On 88th, the street where I lived as a girl when an hour could seem an eternity, it would be years before I met the young man who pointed out that those numbers, turned on their sides, had a special meaning. What meaning? I wondered and pondered the two unbroken loops pinched at their centers, forever returning to themselves like a pair of ice skaters tracing figure eights into a state of bliss. I wondered if he thought that love is infinite, that our souls will live forever, that sky even on crystalline days moves into unseeable endless space. I was thinking that the iris of his hazel eyes pulled me into a place where I could feel lost or float before thought was possible, as if in vitro. I no longer live on 88th Street, having left double infinity in its impossible realm. Because infinity cannot be multiplied or divided—infinity just is. Still, I was grateful that I didn’t live on Main Street or Elm, and the young man I married found meaning on that finite block in Queens where he found me.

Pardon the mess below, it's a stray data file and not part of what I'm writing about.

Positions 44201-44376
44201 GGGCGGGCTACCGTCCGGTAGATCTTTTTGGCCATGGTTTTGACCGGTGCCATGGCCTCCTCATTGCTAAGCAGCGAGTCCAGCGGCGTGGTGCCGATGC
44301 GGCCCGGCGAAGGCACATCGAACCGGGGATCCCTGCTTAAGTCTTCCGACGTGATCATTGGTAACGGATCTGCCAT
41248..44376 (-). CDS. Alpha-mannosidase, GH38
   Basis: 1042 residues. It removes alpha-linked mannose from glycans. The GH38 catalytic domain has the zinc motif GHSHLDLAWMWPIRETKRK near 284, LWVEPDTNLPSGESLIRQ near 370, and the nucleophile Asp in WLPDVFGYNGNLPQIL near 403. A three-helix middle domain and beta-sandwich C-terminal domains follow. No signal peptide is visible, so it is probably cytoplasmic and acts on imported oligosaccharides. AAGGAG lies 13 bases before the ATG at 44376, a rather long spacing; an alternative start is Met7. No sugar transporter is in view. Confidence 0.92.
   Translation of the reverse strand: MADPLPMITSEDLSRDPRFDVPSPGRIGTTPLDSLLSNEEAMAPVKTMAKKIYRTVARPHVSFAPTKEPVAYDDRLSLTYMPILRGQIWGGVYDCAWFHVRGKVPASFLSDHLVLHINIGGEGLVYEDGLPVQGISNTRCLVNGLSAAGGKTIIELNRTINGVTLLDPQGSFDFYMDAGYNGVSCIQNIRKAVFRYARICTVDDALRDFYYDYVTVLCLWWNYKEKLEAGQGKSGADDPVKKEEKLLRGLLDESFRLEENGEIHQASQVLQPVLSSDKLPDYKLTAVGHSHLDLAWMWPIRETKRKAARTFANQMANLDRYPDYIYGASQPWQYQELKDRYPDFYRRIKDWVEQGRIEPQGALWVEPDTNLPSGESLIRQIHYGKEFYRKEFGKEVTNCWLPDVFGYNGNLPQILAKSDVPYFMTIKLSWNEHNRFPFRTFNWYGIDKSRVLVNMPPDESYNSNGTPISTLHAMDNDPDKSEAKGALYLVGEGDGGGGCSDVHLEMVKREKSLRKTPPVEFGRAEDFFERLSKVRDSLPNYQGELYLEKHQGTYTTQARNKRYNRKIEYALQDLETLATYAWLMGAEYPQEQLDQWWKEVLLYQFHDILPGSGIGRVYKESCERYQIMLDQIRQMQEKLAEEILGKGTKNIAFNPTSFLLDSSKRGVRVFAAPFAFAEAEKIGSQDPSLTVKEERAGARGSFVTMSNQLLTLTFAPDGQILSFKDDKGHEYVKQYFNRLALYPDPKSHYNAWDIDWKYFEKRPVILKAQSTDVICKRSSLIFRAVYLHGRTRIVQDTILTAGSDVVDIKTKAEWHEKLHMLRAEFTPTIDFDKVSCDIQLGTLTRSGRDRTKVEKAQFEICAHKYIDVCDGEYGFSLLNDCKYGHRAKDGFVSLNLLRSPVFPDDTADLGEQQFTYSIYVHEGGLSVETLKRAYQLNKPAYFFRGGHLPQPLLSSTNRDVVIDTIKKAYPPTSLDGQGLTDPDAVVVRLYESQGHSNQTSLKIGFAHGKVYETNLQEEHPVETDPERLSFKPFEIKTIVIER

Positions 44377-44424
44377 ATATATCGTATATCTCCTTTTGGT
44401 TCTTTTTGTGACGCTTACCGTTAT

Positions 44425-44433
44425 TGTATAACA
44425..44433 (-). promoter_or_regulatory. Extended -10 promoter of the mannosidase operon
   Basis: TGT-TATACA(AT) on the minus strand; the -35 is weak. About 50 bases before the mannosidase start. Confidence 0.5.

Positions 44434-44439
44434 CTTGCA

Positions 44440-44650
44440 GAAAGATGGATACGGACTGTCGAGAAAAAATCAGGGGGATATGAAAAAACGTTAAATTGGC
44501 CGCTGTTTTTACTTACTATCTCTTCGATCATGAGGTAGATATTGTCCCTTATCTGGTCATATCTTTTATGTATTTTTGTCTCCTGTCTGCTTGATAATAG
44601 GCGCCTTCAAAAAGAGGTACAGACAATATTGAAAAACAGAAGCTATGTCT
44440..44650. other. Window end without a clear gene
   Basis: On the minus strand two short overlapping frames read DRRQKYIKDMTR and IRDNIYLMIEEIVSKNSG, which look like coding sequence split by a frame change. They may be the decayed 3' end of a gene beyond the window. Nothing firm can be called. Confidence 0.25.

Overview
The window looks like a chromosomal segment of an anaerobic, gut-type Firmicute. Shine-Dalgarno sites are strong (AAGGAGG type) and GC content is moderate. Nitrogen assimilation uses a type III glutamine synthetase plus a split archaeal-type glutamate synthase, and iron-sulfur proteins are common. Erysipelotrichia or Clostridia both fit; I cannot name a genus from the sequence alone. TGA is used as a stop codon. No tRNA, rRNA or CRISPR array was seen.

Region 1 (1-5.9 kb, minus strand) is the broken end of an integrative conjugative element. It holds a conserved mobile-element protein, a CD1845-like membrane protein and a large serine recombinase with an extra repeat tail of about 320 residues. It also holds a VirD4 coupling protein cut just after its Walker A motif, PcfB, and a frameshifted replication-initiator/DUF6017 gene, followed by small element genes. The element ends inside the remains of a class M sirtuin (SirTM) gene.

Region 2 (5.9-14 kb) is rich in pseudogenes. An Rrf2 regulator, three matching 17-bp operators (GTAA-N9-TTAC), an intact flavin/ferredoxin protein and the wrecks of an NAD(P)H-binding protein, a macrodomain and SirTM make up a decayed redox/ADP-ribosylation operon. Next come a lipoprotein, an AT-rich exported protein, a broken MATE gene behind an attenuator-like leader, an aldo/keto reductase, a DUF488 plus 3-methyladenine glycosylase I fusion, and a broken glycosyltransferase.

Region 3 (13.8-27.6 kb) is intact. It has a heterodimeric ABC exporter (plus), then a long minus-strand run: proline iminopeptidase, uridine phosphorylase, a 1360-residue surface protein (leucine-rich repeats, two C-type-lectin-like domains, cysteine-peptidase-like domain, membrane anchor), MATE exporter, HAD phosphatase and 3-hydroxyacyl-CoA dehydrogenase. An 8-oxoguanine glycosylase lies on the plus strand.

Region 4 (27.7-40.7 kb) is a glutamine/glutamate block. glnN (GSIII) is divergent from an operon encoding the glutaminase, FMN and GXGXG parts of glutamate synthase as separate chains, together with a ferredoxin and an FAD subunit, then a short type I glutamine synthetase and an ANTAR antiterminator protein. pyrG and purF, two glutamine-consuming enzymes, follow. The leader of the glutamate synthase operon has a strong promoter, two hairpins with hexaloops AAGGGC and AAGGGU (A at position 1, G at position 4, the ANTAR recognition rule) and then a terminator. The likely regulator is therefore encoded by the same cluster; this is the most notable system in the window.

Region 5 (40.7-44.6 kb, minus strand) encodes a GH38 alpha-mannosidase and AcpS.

Maria Terrone’s full-length poetry collections are Eye to Eye, A Secret Room in Fall (McGovern Prize), and The Bodies We Were Loaned. No Known Coordinates is forthcoming from The Word Works. At Home in the New World was her creative nonfiction debut. Read more at MariaTerrone.com.